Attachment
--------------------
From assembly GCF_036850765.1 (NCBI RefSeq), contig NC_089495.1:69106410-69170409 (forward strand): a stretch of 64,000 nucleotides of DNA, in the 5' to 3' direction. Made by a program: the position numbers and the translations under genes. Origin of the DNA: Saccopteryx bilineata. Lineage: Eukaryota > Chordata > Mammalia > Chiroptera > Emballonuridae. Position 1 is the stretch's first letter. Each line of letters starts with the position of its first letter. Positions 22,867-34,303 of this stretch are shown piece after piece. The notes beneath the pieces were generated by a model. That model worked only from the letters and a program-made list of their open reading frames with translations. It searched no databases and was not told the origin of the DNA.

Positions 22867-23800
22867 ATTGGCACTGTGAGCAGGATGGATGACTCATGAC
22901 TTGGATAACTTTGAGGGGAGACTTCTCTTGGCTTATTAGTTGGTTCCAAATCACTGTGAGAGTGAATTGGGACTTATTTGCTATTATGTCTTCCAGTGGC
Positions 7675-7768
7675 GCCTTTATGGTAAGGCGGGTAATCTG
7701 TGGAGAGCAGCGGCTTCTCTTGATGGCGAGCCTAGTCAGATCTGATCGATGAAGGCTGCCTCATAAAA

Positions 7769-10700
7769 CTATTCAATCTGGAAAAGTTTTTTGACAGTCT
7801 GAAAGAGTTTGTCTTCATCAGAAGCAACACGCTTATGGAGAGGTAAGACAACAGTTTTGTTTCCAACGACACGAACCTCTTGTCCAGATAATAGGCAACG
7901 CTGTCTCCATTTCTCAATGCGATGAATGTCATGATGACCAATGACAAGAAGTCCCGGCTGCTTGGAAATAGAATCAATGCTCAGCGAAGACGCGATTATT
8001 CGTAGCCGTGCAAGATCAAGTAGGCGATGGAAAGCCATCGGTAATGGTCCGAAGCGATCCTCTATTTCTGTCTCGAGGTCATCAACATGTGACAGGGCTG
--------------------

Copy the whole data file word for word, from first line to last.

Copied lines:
From assembly GCF_036850765.1 (NCBI RefSeq), contig NC_089495.1:69106410-69170409 (forward strand): a stretch of 64,000 nucleotides of DNA, in the 5' to 3' direction. Made by a program: the position numbers and the translations under genes. Origin of the DNA: Saccopteryx bilineata. Lineage: Eukaryota > Chordata > Mammalia > Chiroptera > Emballonuridae. Position 1 is the stretch's first letter. Each line of letters starts with the position of its first letter. Positions 22,867-34,303 of this stretch are shown piece after piece. The notes beneath the pieces were generated by a model. That model worked only from the letters and a program-made list of their open reading frames with translations. It searched no databases and was not told the origin of the DNA.

Positions 22867-23800
22867 ATTGGCACTGTGAGCAGGATGGATGACTCATGAC
22901 TTGGATAACTTTGAGGGGAGACTTCTCTTGGCTTATTAGTTGGTTCCAAATCACTGTGAGAGTGAATTGGGACTTATTTGCTATTATGTCTTCCAGTGGC
Positions 7675-7768
7675 GCCTTTATGGTAAGGCGGGTAATCTG
7701 TGGAGAGCAGCGGCTTCTCTTGATGGCGAGCCTAGTCAGATCTGATCGATGAAGGCTGCCTCATAAAA

Positions 7769-10700
7769 CTATTCAATCTGGAAAAGTTTTTTGACAGTCT
7801 GAAAGAGTTTGTCTTCATCAGAAGCAACACGCTTATGGAGAGGTAAGACAACAGTTTTGTTTCCAACGACACGAACCTCTTGTCCAGATAATAGGCAACG
7901 CTGTCTCCATTTCTCAATGCGATGAATGTCATGATGACCAATGACAAGAAGTCCCGGCTGCTTGGAAATAGAATCAATGCTCAGCGAAGACGCGATTATT
8001 CGTAGCCGTGCAAGATCAAGTAGGCGATGGAAAGCCATCGGTAATGGTCCGAAGCGATCCTCTATTTCTGTCTCGAGGTCATCAACATGTGACAGGGCTG